Nigerian President Bola Tinubu (C) was sworn in on May 29 and has already begun major economic reforms

Nigerian President Bola Ahmed Tinubu met with his South African counterpart, Cyril Ramaphosa, in New York ahead of the 78th United Nations General Assembly (UNGA), which will be held from Sept. 18 to 26.

The State House of Nigeria's official website shared details of the meeting, revealing that both leaders discussed economic development in African countries.

Tinubu said African countries won't be able to have a stable democracy as long as there is poverty and starvation, noting that "democracy without food on the table is a breeding ground for what will consume us if care is not taken."

"We must join hands and agree that International Finance Institutions require reform as Africa is not to be a ground for economic scavenging any longer, but it is a place with gifted people that is ready for investment and cooperation," he added.

Tinubu pointed out that both nations require human and natural resources. "We can collaborate in a mutually beneficial way that enriches our populations," he said. "South African Mining industries have a role to play in the Nigerian solid minerals development sector."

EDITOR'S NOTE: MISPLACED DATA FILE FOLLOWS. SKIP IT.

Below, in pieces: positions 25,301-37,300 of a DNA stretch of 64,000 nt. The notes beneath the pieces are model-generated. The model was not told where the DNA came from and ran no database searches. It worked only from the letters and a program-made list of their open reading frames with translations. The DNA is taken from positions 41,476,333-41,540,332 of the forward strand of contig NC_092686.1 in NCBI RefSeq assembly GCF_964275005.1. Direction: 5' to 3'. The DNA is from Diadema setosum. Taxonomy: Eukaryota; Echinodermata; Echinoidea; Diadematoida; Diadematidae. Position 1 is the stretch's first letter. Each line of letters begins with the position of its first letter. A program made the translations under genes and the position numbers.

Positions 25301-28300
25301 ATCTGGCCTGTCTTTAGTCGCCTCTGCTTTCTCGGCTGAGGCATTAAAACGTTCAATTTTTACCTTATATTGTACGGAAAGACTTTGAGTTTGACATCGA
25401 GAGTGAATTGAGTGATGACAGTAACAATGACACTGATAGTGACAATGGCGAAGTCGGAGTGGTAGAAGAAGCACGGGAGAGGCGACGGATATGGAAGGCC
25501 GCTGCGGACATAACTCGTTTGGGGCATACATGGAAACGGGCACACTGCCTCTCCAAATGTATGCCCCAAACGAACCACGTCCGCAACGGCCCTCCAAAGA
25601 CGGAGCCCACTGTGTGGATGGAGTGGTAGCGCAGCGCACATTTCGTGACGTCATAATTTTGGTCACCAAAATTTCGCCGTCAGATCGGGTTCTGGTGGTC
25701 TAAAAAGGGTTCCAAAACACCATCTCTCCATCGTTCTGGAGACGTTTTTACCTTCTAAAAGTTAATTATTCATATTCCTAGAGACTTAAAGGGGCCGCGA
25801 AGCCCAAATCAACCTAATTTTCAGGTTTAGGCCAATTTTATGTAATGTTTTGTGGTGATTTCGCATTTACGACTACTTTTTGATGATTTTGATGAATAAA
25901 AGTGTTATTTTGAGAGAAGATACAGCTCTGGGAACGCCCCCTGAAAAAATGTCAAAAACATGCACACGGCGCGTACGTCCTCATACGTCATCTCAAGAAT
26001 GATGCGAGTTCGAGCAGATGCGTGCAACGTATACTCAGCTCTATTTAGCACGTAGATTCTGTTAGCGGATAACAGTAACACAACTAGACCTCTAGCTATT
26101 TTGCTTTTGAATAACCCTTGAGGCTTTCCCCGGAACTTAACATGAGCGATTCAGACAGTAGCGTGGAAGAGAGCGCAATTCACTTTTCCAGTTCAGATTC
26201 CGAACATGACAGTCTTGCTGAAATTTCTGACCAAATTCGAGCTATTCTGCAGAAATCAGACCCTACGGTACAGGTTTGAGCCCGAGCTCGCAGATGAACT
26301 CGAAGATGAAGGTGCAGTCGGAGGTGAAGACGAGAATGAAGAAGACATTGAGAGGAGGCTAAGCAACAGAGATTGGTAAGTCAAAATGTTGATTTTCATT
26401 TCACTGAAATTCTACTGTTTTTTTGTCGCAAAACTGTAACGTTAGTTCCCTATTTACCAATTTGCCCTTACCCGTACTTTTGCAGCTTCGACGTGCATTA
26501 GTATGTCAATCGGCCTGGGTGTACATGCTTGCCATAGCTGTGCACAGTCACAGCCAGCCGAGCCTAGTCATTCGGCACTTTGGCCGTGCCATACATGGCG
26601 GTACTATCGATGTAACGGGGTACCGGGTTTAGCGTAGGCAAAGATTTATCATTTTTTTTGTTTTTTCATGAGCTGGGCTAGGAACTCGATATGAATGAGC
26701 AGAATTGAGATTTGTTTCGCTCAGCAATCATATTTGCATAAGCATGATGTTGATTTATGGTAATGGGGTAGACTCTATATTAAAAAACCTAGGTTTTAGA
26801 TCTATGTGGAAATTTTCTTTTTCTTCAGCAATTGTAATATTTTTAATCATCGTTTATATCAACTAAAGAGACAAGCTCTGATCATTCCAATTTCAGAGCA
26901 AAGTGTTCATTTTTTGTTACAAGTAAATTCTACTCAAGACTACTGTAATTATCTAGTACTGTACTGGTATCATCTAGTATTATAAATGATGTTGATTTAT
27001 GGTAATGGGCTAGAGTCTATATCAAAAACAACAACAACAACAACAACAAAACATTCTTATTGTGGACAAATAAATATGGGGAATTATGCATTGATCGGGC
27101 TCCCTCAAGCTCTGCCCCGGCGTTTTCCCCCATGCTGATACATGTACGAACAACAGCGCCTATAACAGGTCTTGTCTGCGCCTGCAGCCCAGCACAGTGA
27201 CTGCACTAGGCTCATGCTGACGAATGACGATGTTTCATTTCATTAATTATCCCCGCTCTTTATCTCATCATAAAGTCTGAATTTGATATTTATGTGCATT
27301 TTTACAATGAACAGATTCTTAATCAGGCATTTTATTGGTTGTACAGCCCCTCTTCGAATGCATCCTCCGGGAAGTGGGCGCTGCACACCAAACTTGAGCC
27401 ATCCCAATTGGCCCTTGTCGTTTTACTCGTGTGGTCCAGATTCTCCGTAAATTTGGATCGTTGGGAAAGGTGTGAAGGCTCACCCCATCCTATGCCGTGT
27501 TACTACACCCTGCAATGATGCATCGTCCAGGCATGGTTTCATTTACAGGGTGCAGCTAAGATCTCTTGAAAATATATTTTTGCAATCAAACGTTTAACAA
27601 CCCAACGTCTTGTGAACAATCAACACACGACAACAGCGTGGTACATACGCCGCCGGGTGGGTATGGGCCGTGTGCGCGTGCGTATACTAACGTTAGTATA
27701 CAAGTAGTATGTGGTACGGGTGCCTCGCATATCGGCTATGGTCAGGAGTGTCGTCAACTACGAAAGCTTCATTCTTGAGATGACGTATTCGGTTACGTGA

The Nigerian president shared that the South African business community is doing well in Nigerian telecommunications, adding that Nigeria has great mineral wealth across the country and South Africa has good expertise in this area.

"We expect to deliver jobs and mutually beneficial results in this area as brother and sister countries," he added.

Ramaphosa agreed with Tinubu and said both countries should partner closely to leverage each other's respective strengths. He went on to share that South Africa and Nigeria are two major economies on the African continent and it is important to deepen economic ties between them, especially in light of the African Continental Free Trade Agreement.

The South African president emphasized that if both nations join hands, then they can make a great impact on the global south.

"We are a continent that has been plundered. And wealthy nations made so much of it from us, and we must seek out partners who will help us to advance our own interests," he continued.

Ramaphosa also praised Tinubu's leadership in the Economic Community of West African States (ECOWAS) union, for which he serves as the chairman.

"We believe that we have a lot to learn from ECOWAS and its unity in reaching consensus positions on sub-regional matters. This is something we seek to emulate in the Southern African sub-region in view of events in Mozambique and other areas," Ramaphosa said.